So, much media by trans folx (especially trans women) is wrapped up in trans labels. When was the last time you read or saw something about Laverne Cox for example that didn't mention the fact that she is trans? What about Fallon Fox?
It's so nice to see another trans persons work just standing on it's own and being brilliant without a bunch of cis folx throwing trans labels all over them. (This may have happened, but it was at least a lesser amount to the extent that I didn't notice it).
@polymerwitch the only person that has come close to breaking from the label is Wendy Carlos, but I think it's because she isn't afraid to fight like hell.
There are two sides to this. On one hand queer writers should just be seen as writers. On the other, being seen as such usually requires ignoring the experience of being queer and writing solely about cishet people. It's the attitude that being queer isn't normal that has to change.
@kittybecca @polymerwitch yeah. in my work, my approach has always been "i'm going to write about what i'm writing about, including being queer/trans/IS, and queer/trans/IS rhetorics and experiences, openly *and* i demand that my work be taken as seriously as any cithet (and frequently cishet and male) author's work is"
this isn't a guarantee of success, at least individually :p but i've never written solely for self-gain, anyway
"This Poem Is Coming Out As A Trans Poem"
it addresses a lot of this stuff. i can't wait until the issue is out, then i'll put it up online and share it here.
I'm in a complicated place around submissions, having self-published for years -- I do have a new collection coming out (heh) as part of an album I've been working on. I've gone the tradidtional route too.
I figure if I'm not getting paid for submissions (or a stipend-like amount that becomes negative income in practice), and potentially more people will read it if it's "distributed" on Bandcamp, especially those who likely wouldn't have otherwise...why not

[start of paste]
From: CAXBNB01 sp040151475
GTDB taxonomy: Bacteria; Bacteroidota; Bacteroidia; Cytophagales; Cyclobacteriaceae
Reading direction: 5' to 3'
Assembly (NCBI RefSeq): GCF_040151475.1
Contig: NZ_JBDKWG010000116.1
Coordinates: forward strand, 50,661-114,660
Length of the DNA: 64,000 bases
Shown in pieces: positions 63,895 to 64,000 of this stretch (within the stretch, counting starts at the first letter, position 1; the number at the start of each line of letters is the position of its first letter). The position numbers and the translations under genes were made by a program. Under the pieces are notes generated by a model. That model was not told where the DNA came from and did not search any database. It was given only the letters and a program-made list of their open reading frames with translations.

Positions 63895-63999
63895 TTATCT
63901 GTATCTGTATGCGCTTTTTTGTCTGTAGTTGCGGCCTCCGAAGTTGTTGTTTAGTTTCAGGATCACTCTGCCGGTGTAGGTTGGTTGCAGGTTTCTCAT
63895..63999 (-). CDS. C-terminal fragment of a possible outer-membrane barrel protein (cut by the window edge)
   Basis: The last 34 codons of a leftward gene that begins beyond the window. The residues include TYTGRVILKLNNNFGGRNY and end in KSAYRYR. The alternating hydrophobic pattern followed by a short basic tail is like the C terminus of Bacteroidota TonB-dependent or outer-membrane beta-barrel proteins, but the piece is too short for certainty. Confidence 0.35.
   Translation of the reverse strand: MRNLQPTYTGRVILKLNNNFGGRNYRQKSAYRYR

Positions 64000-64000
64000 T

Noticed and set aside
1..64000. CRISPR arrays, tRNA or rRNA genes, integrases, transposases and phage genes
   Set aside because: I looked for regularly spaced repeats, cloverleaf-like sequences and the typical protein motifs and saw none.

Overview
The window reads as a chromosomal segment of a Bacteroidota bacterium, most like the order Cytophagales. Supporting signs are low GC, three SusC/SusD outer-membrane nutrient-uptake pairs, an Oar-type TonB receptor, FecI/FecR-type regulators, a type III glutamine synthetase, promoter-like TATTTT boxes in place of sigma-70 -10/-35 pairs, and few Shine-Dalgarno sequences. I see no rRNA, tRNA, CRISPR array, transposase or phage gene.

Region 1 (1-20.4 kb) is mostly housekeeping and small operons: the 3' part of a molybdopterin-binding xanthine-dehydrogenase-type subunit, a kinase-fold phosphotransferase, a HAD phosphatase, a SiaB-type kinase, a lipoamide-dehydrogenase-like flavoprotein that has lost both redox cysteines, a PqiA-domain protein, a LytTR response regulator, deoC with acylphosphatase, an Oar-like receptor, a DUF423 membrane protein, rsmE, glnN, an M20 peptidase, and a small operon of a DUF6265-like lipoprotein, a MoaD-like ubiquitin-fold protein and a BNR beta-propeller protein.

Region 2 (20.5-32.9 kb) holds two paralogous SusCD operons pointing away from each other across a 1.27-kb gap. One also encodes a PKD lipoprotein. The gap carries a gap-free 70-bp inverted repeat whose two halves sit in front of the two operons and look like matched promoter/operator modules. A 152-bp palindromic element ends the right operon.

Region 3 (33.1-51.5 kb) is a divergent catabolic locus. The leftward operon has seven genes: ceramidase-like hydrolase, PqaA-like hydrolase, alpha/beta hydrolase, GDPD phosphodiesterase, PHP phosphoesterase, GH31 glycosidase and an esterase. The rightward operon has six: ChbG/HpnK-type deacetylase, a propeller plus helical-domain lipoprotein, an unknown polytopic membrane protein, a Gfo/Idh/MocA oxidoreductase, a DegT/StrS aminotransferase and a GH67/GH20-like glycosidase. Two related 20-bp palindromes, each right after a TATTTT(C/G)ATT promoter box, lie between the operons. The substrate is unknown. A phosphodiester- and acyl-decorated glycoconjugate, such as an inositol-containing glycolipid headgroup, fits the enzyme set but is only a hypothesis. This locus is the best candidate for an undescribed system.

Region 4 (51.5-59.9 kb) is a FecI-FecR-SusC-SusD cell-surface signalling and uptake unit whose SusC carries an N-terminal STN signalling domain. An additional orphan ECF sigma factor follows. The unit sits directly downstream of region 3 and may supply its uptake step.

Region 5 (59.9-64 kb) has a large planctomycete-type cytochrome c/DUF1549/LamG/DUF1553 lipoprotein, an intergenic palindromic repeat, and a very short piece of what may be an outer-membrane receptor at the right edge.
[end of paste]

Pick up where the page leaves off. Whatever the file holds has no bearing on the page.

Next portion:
i also make them cc-zero and make them reader sets price on smashwords. a couple people have paid for my latest collection; one paid $30 and the other paid $20, which was great. i've also been submitting way more often to journals that give honorariums, though.
Interesting. I had someone tell me that the (soft) bound thesis I put together was worth $20 to them, based on both content and aesthetics/look of the book itself.
It's interesting what people will pay for and not, depending on context, etc.
Encouraging to hear that people will pay for poetry on Smashwords. I'd been presuming that was a dead end.
It's been a while since I checked honorarium-based journals/awards. The ones I saw in P&W at least seemed generalist enough that I presumed that it would be more like needle in a haystack once the review proces started, as well as a lot of my work being experimental enough to not fit within scope
Here's the 120 dollar poem (20 for the original publication and a hundred for the prize): http://maryjournal.org/winter2017/the-issue/poetry/catherine-b-krause/ *shrug* it's all about sending stuff out and if they reject it they reject it, for me
@kittybecca @polymerwitch exactly. it also opens up possibilities: it's a lot more than just "upending the canon" (although that can be interesting and fun), or "write what you know", it makes new rhetorics possible
trans/post-gender: kari edwards, "Iduna", "A Day in the Life of P"
POC: Harryette Mullen, "Sleeping with the Dictionary"
POC/Mixed/Bi(?) (don't recall): Eleni Siklianos, "The California Poem"
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